Written by Patricia Hawke for www.schoolsk-12.com

Minneapolis Schools, like most school districts, struggles with diversity. They struggle with making sure their schools are not segregated based on color or economic status. That is difficult when people of like economic status tend to live in certain areas.
One of the ways Minneapolis Schools achieves this is through parent choice. Parents in Minneapolis Schools are given options such as private school vouchers, charter schools, and opting to send their children outside of their neighborhood. Although this program has done a good job of helping to desegregate schools, there are some areas in the Minneapolis Schools where this has had the opposite affect.
There are some Minneapolis Schools where white students are transferring out of schools where they are already the minority, and students of color are transferring into these schools. One of the obstacles to this program is that there simply are not enough white students enrolled in the Minneapolis Schools to balance the numbers. Another obstacle is that students struggling to transfer into these schools are overwhelming the building capacity of the more desirable schools.
The Minneapolis Schools have looked at various options to aid parent choice. But some things, like providing transportation for students who choose not to attend their neighborhood schools, is almost impossible to fit into an already stretched budget.
Minneapolis Schools labels schools as “racially identifiable” if they are not adequately desegregated. These schools receive funding to attract students into their buildings- but this doesn’t always work.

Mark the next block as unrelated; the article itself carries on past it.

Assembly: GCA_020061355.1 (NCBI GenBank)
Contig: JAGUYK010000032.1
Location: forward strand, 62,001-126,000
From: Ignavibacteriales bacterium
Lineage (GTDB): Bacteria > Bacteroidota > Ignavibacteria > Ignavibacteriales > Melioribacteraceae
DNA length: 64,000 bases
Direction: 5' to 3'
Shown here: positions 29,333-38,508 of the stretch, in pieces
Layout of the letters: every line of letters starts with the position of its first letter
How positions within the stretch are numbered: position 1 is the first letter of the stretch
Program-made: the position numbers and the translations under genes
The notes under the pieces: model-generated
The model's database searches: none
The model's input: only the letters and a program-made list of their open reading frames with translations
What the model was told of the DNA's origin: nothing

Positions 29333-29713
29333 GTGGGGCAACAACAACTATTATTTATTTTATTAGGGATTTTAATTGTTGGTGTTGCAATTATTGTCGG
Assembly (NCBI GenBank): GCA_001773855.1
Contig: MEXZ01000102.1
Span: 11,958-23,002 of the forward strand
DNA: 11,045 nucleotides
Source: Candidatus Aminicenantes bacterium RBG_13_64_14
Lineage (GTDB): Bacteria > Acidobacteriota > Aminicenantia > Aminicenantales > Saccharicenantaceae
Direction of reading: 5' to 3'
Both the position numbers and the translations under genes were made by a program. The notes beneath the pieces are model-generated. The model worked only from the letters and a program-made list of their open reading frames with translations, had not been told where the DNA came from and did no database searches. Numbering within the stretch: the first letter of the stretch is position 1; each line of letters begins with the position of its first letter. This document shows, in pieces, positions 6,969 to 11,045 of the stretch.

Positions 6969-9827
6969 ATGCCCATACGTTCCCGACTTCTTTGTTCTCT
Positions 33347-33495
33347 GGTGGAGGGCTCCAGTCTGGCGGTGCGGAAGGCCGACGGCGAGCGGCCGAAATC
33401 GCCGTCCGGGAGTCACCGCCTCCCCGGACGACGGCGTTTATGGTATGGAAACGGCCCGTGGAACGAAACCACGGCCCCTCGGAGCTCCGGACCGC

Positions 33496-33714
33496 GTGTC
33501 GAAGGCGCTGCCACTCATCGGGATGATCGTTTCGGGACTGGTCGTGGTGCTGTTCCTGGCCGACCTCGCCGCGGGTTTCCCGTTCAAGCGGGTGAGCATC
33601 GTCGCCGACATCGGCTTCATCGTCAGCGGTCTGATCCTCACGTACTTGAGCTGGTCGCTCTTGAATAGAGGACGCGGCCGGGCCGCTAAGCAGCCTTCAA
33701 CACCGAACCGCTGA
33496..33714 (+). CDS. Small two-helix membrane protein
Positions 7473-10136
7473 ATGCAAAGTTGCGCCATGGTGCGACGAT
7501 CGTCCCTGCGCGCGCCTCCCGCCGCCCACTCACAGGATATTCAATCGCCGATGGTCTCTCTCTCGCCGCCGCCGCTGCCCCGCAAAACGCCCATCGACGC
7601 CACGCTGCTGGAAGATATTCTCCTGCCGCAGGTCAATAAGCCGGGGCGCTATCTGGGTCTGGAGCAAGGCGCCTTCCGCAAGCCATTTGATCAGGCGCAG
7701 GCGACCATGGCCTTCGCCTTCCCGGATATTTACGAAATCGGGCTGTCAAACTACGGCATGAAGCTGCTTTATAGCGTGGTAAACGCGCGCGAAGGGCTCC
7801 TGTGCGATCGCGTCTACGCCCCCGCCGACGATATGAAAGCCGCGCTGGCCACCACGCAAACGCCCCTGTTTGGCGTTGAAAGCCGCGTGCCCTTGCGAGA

Upper income white parents hesitate to send their children into lower income neighborhoods, even when the education itself is comparable. There is some rational basis to this as studies have shown that students can be pulled wither up or down by their academic surroundings. So bringing better-educated families into these poorer areas is likely to benefit the lower income families, but there is fear that it will negatively impact the students from the upper income families.
Minneapolis Schools have made a commitment to work this issue out through other programs such as changing school boundaries. The Minneapolis Schools draw the boundaries so that they include neighborhoods at both ends of the spectrum to attempt to achieve the racial equity it desires. One of the reasons for this commitment that Minneapolis Schools have to solving this dilemma is the overwhelming proof that children who are racially and economically segregated have lower overall performance than those from racially and economically diverse schools. That is the main reason for their push to achieve this balance. Research has also shown that diversity improves relationships amongst students, improves over all academic performance, and improves the attendance records of all students involved. That is of course the main mission of Minneapolis Schools: to improve education for all students.